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Collocation with NLsolve.jl

Hi everyone,

I would like to ask you for advice about my collocation code. I am trying to solve a simple deterministic optimal growth model using collocation with Chebyshev polynomials. To solve these equations, I use NLsolve.jl package. Unfortunately, solvers are diverging (both newton and trusted region methods), even after a massive increase in the allowed number of iterations, except when they start exactly at the solution… Would anybody able to help me with this issue?

I found a way around this by applying an optimization package to the square of residuals. It works robustly, but it is quite slow, so I would like to find a way, how to solve collocation equations using standard Newton-type methods. Thanks in advance!

#----------------------------------------------*
#-----Solve simple deterministic growth model using ChebyshevProjection-----
#----------------------------------------------*
#(1) Install and initialize packages
using Pkg
using NLsolve
using Distributed
using Parameters
using LinearAlgebra
using Random
using Distributions
using Plots
using Optim

#(2) Include ChebyFunctions
#--------------------------------*
#Transform general yϵ[a,b] domain into xϵ[-1,1] interval
function Transform(y,a,b)
let
x = 2 .((y.-a)./(b.-a)) .-1
return x
end
end
#Inverse transformation, from [-1,1] to [a,b]
function iTransform(x,a,b)
let
y = a .+ (b.-a).
(x.+1)./2
return y
end
end
#--------------------------------*
#Compute zeros of Chebyshev polynomial (on basic [-1,1] range)
function ChebyZeroBase(n)
let
Zrs = Array{Float64}(undef,n,1)
for i = 1:n
Zrs[i] = -cos(pi*(2i-1)/(2n))
end
return Zrs
end
end
#---------------------------------
#Build Chebyshev polynomial
function Cheby(n,x)
let
m = n+1
if(n<0)
println(“Error, please set order to n >=0”)
return
elseif(n==0)
y = 1.0
return y
elseif(n==1)
y = x
return y
elseif(n>=2)
T = Array{Float64}(undef,m,1)
T[1,1] = 1.0
T[2,1] = x
for i = 3:m
T[i,1] = 2xT[i-1,1] - T[i-2,1]
end
y = T[m,1]
return y
end
end
end
function ChebyDir(n,x)
let
y = cos.(n.acos(x))
return y
end
end
#
----------------------------------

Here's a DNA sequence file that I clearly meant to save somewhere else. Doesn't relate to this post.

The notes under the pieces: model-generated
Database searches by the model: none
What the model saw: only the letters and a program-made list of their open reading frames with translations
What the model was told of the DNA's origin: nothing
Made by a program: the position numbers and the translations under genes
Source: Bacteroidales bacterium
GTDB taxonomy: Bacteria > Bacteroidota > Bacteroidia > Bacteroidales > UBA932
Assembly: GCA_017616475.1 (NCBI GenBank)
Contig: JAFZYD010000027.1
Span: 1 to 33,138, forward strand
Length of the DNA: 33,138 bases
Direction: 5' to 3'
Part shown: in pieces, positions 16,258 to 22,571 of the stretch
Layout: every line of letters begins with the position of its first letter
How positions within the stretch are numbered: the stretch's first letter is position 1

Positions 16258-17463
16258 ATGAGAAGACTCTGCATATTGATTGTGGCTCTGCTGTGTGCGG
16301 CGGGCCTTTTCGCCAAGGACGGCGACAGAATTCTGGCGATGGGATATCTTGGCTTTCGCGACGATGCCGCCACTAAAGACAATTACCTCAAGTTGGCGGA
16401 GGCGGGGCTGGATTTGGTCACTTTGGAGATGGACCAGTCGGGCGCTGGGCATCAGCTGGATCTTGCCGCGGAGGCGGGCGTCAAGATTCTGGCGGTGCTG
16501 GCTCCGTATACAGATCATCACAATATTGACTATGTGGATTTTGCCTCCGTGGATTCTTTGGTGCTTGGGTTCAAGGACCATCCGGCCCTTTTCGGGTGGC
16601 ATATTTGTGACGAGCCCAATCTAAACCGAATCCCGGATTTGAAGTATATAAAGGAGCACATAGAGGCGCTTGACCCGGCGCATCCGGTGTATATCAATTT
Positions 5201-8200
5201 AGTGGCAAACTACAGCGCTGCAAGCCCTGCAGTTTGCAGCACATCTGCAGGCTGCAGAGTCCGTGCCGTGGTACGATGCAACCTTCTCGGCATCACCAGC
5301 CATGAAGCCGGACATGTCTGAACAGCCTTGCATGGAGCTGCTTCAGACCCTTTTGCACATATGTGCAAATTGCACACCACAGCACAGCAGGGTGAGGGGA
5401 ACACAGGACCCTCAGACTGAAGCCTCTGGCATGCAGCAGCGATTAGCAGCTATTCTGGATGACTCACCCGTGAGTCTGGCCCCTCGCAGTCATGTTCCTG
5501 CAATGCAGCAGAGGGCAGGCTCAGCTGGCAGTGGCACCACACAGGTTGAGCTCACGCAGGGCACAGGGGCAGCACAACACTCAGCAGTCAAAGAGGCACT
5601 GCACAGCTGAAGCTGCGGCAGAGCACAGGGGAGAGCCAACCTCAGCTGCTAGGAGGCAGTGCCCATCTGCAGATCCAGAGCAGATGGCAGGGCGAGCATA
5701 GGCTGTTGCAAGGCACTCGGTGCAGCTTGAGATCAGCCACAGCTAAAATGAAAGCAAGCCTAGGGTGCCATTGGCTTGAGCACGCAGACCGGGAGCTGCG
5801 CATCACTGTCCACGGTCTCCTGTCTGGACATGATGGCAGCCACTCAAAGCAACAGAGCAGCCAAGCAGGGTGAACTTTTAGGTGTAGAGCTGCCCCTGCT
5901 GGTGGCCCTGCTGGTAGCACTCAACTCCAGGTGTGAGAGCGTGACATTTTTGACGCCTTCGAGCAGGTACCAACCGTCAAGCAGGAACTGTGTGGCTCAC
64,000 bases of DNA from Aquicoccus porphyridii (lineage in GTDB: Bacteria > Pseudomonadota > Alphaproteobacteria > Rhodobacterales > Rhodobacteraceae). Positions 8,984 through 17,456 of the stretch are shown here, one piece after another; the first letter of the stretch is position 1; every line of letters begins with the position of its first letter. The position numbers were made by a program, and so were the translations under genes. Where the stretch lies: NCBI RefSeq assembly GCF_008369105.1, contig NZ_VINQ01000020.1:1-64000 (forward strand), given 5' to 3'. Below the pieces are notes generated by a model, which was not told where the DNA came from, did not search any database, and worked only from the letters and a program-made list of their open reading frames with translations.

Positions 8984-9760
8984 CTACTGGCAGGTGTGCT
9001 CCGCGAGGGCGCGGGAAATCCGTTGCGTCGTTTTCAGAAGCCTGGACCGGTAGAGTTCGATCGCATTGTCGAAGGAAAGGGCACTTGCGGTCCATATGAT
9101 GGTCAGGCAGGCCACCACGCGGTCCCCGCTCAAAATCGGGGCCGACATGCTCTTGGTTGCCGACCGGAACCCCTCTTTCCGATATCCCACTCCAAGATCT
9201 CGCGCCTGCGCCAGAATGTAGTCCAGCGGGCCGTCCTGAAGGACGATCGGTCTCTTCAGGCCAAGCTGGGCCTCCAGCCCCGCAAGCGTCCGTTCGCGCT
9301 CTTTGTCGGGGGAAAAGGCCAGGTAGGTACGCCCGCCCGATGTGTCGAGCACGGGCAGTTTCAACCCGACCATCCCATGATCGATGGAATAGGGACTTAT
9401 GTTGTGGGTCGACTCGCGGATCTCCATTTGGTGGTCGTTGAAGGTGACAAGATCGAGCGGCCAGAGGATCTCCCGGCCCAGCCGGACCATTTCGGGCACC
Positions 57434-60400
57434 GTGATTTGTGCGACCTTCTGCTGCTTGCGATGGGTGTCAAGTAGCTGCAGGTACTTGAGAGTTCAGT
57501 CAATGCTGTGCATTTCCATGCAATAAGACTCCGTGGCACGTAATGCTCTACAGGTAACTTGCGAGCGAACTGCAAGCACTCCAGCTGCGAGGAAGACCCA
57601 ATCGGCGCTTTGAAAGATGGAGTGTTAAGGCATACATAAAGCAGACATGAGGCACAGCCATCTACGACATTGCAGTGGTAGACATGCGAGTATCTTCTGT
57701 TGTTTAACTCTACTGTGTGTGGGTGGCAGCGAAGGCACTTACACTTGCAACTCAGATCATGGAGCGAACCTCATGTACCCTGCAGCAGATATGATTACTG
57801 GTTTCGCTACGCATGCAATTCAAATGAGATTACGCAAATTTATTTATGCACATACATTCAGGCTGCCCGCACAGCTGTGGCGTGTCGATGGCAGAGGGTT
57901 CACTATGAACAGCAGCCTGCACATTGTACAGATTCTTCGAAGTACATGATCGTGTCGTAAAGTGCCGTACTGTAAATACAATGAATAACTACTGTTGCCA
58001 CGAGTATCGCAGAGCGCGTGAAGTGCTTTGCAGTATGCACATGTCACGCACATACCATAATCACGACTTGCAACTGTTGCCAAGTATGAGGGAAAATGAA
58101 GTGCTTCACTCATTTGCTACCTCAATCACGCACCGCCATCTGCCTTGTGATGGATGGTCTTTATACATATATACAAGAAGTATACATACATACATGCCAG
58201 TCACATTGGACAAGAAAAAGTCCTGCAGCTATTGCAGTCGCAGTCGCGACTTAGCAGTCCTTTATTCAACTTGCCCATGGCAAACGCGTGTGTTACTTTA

#Chebyshev orthogonal regression
function BuildX(Param,n,ζ)
let
@unpack a,b = Param
X = Array{Float64}(undef,length(ζ),n+1)
𝞯 = Transform(ζ,a,b)
for i in 1:length(𝞯),j in 1:(n+1)
X[i,j] = Cheby(j-1,𝞯[i])
end
return X
end
end
#---------------------------------
#Build Chebyshev approximation function
function ChebyAprox(Param,θ,ζ)
let
@unpack a,b = Param
X = BuildX(Param,length(θ)-1,ζ)
φ = Xθ
return φ
end
end
function ChebyApIn(Param,θ,y)
let
@unpack a,b = Param
ϕ = Array{Float64}(undef,length(θ),1)
for i in 1:length(θ)
ϕ[i] = θ[i]Cheby(i-1,Transform(y,a,b))
end
π = sum(ϕ)
return π
end
end
function ChebyApOt(Param,θ,ζ)
let
φ = Array{Float64}(undef,length(ζ),1)
for i in 1:length(ζ)
φ[i] = ChebyApIn(Param,θ,ζ[i])
end
return φ
end
end
@unpack α,β,δ = Econ
Kss = (α/(1/β - (1-δ)))^(1/(1-α))
Css = Kss^α - δ
Kss
return Kss,Css
end
function BMPolicy(Econ,K,A=nothing)
@unpack α,β = Econ
if(A==nothing)
A = 1.0
C = (1-α
β).*A.K.^α
else
C = (1-α
β).*A.*K.^α
end
return C
end

#(4) Calibrate parameter values
@with_kw struct Param
a::Float64 = 0.5-1.5^(1/3)
b::Float64 = 0.5+2^(1/3)
end
@with_kw struct Econ
α::Float64 = 1/3
β::Float64 = 1/(1+0.05)
γ::Float64 = 1
δ::Float64 = 0.85
end
Econ1 = Econ(δ=1.0)
Param2 = Param(a=Kss0.25,b=Kss5.5)
@unpack a,b = Param2
τ = 15

#(3) Build grid
ζ = iTransform(ChebyZeroBase(500),a,b)
kGrid = iTransform(ChebyZeroBase(τ+1),a,b)

#(4) Prepare initial guess
Y = log.(BMPolicy(Econ1,ζ))
X = BuildX(Param2,τ,ζ)
θ = inv(transpose(X)*X)*transpose(X)*Y
ψ = exp.(ChebyApOt(Param2,θ,ζ))
display(Plots.plot(ζ,exp.(Y),title=“Policy function computed by ChebyshevProjection”,
xlabel=“K(t)”,ylabel=“C(t)”,legend=:bottomright,label=“BrockMirman”))
display(Plots.plot!(ζ,ψ,label=“LeastSquares”))